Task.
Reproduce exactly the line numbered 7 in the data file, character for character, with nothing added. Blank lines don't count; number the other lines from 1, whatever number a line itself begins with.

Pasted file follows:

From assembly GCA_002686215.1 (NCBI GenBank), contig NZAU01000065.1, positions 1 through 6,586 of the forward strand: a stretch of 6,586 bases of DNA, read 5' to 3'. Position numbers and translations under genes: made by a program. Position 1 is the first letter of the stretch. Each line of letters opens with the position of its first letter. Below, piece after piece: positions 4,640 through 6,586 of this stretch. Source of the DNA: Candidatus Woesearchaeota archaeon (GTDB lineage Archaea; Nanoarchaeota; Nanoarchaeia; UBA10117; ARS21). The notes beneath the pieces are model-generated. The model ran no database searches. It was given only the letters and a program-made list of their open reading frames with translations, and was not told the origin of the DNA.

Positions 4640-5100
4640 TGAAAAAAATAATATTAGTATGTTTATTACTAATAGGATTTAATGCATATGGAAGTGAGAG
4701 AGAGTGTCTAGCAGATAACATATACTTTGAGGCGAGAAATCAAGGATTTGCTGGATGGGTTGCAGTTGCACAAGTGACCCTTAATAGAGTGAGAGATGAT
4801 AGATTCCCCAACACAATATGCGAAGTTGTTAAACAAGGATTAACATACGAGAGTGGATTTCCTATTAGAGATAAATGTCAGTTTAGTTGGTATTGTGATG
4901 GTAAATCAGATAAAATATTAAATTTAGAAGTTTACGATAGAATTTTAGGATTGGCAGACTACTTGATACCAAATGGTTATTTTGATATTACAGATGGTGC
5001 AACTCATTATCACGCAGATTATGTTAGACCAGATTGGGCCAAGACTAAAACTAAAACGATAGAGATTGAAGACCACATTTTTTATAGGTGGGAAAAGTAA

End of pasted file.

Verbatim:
5001 AACTCATTATCACGCAGATTATGTTAGACCAGATTGGGCCAAGACTAAAACTAAAACGATAGAGATTGAAGACCACATTTTTTATAGGTGGGAAAAGTAA